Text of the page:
Mr Ollis referred to the section in Declaration which talked about secret balloting before a strike, and asked if if COSATU had agreed to that provision in the Declaration.

Mr Bagraim referred to the report of the panel of experts which talked about small businesses. He asked for more clarity on that because he felt the decisions taken by the panel were unilateral.

The Minister responded to Mr Ollis saying the documents will be forwarded to the Committee. The SMME decision was not a unilateral decision. On strikes, she noted that all the unions had signed and the position of COSATU on the document will not affect the agreement with the other unions.

Mr Lamati replied about families who cannot afford to pay the minimum wage to their domestic worker. He noted that such families must show their income to prove they cannot afford to pay the minimum wage. If this is done they are qualified for exemption.

Mr Bagraim noted that more disputes will arise as a result of the minimum wage. He asked if the Minister has considered giving more money to the CCMA for employing more inspectors.

The Minister responded that other options will be considered to address that by engaging with Treasury.

Department of Labour progress report on Committee findings in Northern Cape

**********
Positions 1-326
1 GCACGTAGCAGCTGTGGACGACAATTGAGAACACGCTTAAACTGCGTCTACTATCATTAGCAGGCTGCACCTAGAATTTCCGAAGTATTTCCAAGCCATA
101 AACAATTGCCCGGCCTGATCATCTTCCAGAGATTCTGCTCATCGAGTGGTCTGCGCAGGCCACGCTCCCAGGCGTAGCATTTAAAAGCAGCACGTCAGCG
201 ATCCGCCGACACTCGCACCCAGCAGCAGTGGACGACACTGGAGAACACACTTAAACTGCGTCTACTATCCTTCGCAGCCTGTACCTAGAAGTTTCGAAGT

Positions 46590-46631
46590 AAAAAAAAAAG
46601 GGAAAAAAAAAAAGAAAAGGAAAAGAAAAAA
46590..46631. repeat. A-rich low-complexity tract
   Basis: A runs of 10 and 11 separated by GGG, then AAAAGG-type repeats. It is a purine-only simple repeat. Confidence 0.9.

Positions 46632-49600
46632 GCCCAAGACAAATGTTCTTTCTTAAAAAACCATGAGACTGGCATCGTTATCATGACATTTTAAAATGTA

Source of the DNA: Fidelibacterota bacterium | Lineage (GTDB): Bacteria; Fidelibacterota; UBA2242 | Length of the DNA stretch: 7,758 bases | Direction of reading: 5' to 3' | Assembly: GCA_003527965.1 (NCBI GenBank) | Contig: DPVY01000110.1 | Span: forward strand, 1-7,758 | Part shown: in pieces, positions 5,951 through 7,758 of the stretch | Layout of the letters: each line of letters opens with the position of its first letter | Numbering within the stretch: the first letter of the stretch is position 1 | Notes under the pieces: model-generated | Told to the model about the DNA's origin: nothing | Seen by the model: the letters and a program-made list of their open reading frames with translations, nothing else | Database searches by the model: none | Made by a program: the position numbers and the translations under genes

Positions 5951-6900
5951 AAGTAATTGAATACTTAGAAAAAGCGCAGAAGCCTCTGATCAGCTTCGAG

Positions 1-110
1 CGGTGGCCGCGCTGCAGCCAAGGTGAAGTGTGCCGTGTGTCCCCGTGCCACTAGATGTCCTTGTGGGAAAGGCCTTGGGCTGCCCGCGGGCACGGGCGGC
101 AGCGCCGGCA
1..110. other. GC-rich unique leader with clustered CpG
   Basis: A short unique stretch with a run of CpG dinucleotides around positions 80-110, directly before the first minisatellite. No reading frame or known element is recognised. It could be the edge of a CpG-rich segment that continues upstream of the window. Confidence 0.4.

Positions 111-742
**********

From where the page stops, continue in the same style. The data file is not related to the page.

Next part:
Ms Marsha Bronkhorst, DOL Chief Operating Officer, spoke about DOL’s response to the findings and recommendations stemming from the Portfolio Committee on Labour Northern Cape oversight visit to a farm and an industrial area in September 2016. She said inspections were done focusing on the Basic Conditions of Employment Act, Sectoral Determination, Occupational Health and Safety Act, Unemployment Insurance Act and Unemployment Insurance Contributions Act. She outlined the inspection findings and follow up done on Tirisano Farm; Walker IVECO; Sulphura Salt and the Southern Sun Hotel. Written undertakings had been secured in some cases; proof of compliance in others and some had been referred for prosecution (see document). On the matter of the employee who was assaulted by the manager at Walker IVECO.  The manager confirmed that indeed the worker was assaulted at work by him and that the case was reported to the police station in Paballelo. The case was not reported to Department of Labour as an injury on duty.